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Atmospheric Chemistry and Physics An interactive open-access journal of the European Geosciences Union
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Discussion papers
https://doi.org/10.5194/acp-2019-836
© Author(s) 2019. This work is distributed under
the Creative Commons Attribution 4.0 License.
https://doi.org/10.5194/acp-2019-836
© Author(s) 2019. This work is distributed under
the Creative Commons Attribution 4.0 License.

Submitted as: research article 21 Oct 2019

Submitted as: research article | 21 Oct 2019

Review status
This discussion paper is a preprint. It is a manuscript under review for the journal Atmospheric Chemistry and Physics (ACP).

Linking large-scale circulation patterns to low-cloud properties

Timothy W. Juliano1 and Zachary J. Lebo2 Timothy W. Juliano and Zachary J. Lebo
  • 1Research Applications Laboratory, National Center for Atmospheric Research, Boulder, CO 80301, USA
  • 2Department of Atmospheric Science, University of Wyoming, Laramie, WY 82071, USA

Abstract. The North Pacific High (NPH) is a fundamental meteorological feature present during the boreal warm season. Marine boundary layer (MBL) clouds, which are persistent in this oceanic region, are influenced directly by the NPH. In this study, we combine 11 years of reanalysis and an unsupervised machine learning technique to examine the gamut of 850-hPa synoptic-scale circulation patterns. This approach, which yields the frequency at which these regimes occur, reveals two distinguishable patterns – a dominant NPH setup and a land-falling cyclone – and in between a spectrum of regimes. We then use satellite retrievals to elucidate for the first time the explicit dependence of MBL cloud properties (namely cloud droplet number concentration and cloud droplet effective radius) on 850-hPa circulation patterns over the northeast Pacific Ocean. Moreover, we find that shortwave cloud radiative forcing ranges from − 144.0 to − 117.5 W/m2, indicating that the range of MBL cloud properties must be accounted for in global and regional climate models. Our results demonstrate the value of combining reanalysis and satellite observations to help clarify the relationship between synoptic-scale dynamics and cloud microphysics.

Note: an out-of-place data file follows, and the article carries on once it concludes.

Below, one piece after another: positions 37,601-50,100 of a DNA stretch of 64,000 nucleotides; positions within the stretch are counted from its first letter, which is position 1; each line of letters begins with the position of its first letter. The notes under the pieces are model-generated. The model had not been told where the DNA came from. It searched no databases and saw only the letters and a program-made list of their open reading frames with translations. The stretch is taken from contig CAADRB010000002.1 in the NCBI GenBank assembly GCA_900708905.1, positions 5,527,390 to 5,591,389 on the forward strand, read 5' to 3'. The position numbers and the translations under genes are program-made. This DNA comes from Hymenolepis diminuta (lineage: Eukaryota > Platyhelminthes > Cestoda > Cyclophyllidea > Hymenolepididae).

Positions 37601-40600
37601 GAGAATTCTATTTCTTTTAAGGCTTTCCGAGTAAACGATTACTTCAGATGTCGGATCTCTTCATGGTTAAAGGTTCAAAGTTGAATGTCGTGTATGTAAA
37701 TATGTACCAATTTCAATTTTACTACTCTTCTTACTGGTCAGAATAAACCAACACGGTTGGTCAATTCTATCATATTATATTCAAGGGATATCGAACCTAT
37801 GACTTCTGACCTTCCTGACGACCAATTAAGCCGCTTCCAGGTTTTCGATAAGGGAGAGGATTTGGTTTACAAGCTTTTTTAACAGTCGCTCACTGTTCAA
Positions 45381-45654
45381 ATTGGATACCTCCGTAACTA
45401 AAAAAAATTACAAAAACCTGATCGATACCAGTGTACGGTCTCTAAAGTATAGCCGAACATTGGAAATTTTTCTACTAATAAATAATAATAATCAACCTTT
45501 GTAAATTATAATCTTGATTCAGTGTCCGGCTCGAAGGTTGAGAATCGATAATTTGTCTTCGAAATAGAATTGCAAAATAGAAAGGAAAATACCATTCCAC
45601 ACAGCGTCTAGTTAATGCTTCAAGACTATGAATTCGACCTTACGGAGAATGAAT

Timothy W. Juliano and Zachary J. Lebo
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Status: open (until 16 Dec 2019)
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Timothy W. Juliano and Zachary J. Lebo
Timothy W. Juliano and Zachary J. Lebo
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Short summary
In this study, we use a machine learning method to examine the relationship between synoptic-scale changes in the North Pacific High structure and maritime cloud properties. Our novel approach suggests that there is a wide range (> 25 W/m2, ~ 20 % of magnitude) of possible shortwave cloud radiative forcing that is a clear function of the circulation pattern. We hope that this work will help improve fundamental understanding of the sensitivity of the climate system to various warm-cloud regimes.
In this study, we use a machine learning method to examine the relationship between...
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